Download Chemistry and Analysis of Radionuclides: Laboratory by Prof. Jukka Lehto, Dr. Xiaolin Hou(auth.) PDF

By Prof. Jukka Lehto, Dr. Xiaolin Hou(auth.)

Content material:
Chapter 1 Radionuclides and their Radiometric dimension (pages 1–24):
Chapter 2 detailed beneficial properties of the Chemistry of Radionuclides and their Separation (pages 25–34):
Chapter three elements Affecting Chemical different types of Radionuclides in Aqueous options (pages 35–56):
Chapter four Separation tools (pages 57–80):
Chapter five Yield Determinations and Counting resource coaching (pages 81–90):
Chapter 6 Radiochemistry of the Alkali Metals (pages 91–98):
Chapter 7 Radiochemistry of the Alkaline Earth Metals (pages 99–122):
Chapter eight Radiochemistry of the 3d?Transition Metals (pages 123–137):
Chapter nine Radiochemistry of the 4d?Transition Metals (pages 139–161):
Chapter 10 Radiochemistry of the Lanthanides (pages 163–173):
Chapter eleven Radiochemistry of the Halogens (pages 175–191):
Chapter 12 Radiochemistry of the Noble Gases (pages 193–199):
Chapter thirteen Radiochemistry of Tritium and Radiocarbon (pages 201–216):
Chapter 14 Radiochemistry of Lead, Polonium, Tin, and Selenium (pages 217–237):
Chapter 15 Radiochemistry of the Actinides (pages 239–309):
Chapter sixteen Speciation research (pages 311–335):
Chapter 17 size of Radionuclides via Mass Spectrometry (pages 337–360):
Chapter 18 Sampling and pattern Pretreatment for the selection of Radionuclides (pages 361–389):
Chapter 19 Chemical adjustments prompted via Radioactive Decay (pages 391–396):

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Additional info for Chemistry and Analysis of Radionuclides: Laboratory Techniques and Methodology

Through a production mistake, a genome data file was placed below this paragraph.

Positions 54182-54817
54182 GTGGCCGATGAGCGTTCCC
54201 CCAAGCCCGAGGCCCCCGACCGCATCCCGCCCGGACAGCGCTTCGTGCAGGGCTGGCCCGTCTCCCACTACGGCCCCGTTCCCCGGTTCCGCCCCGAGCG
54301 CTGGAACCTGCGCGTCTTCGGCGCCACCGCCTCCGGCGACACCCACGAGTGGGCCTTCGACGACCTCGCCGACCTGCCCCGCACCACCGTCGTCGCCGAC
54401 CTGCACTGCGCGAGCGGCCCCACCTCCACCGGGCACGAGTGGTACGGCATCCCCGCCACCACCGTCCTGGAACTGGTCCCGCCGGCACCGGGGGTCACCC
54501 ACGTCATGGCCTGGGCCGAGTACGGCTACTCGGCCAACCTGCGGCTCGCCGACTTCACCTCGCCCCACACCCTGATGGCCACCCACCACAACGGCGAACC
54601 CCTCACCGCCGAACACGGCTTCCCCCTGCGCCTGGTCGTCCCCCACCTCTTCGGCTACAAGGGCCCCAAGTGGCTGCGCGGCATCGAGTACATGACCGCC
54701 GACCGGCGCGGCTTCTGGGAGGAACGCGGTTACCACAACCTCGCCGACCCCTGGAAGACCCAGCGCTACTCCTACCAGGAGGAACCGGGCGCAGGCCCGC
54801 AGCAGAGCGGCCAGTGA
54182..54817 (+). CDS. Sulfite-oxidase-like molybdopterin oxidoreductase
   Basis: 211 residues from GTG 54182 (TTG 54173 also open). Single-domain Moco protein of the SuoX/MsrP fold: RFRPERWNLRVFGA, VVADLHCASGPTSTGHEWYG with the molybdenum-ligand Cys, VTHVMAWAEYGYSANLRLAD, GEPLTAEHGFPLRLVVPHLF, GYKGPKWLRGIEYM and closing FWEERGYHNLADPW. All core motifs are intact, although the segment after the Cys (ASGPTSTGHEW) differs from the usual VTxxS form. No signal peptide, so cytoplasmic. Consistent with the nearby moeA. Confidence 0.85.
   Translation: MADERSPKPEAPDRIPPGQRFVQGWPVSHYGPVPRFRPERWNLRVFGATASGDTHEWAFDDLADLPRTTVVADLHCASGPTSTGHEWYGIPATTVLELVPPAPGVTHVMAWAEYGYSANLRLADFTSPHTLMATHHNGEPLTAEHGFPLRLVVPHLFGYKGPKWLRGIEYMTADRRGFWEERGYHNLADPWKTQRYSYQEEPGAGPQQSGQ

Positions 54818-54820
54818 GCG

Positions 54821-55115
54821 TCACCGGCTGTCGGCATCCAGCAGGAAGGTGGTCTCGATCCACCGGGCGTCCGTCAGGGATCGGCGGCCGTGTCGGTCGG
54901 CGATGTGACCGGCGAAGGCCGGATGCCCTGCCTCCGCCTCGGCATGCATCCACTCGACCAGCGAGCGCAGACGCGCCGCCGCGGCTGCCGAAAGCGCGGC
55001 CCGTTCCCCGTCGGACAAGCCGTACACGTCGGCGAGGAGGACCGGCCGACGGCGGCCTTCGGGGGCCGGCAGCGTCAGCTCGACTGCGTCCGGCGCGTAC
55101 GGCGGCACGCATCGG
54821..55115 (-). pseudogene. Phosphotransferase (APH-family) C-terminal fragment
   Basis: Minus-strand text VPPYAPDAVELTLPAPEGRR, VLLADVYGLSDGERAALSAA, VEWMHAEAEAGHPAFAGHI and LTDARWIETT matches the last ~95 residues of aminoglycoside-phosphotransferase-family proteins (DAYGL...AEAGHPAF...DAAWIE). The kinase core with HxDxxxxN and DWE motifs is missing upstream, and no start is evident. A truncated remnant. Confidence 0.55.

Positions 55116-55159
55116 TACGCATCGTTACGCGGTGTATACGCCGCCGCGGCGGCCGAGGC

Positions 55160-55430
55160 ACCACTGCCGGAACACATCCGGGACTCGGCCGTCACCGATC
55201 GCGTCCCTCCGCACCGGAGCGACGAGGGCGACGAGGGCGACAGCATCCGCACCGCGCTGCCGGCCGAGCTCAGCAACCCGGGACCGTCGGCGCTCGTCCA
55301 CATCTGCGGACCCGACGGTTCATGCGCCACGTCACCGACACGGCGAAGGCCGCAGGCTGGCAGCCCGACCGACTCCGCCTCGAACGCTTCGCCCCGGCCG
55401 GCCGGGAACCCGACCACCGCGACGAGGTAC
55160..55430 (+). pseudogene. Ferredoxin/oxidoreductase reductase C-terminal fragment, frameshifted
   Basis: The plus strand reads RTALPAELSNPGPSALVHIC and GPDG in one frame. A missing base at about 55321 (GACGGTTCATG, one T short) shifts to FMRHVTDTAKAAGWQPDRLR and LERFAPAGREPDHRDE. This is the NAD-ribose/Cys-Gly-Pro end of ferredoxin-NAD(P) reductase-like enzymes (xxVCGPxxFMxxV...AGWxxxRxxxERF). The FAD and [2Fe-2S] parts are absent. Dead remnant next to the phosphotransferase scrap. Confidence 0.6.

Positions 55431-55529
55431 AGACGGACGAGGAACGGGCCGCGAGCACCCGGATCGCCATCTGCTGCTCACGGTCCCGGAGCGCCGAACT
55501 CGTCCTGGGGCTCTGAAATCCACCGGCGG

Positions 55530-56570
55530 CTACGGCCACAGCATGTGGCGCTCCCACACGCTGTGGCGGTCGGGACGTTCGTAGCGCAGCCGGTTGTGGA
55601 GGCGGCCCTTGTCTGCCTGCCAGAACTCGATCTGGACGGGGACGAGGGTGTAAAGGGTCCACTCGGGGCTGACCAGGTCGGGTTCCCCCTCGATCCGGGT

Example text

Radionuclides decaying by electron capture (EC) do not emit any observable radiation in the actual decay process. In the rearrangement of a daughter nuclide’s electron shell, X-ray photons and Auger electrons are emitted and used to measure the activity of EC nuclides. The X-ray photons and the Auger electrons have fairly low energies (a few keV to a few tens of keV), and when measuring them with liquid scintillation counters all coexisting beta- and gamma-emitting radionuclides prevent their measurement.

However, this method is rather laborious because of the double measurement and is thus only seldom used. Other methods include: the sample channels ratio method (SCR), the external standard channels ratio method (ESCR), and the external standard spectral quench parameter (SQP) method. In these methods, a quenching standard curve is created by measuring the counting efficiency for a set of samples containing the same known activity of the studied radionuclide and an increasing amount of quenching agent, such as CCl4.

If several analytes occur in the same sample to be separated, their individual carriers might need to be added. In addition, the carrier is not merely used for the target radionuclide but also for the interfering radionuclides and other trace elements. When 90 Sr, for example, is separated using traditional nitrate precipitation in fuming nitric acid, a stable barium carrier will be added along with the strontium carrier at the beginning of the separation, ensuring that barium can effectively be removed with the chromate precipitation at a later stage.

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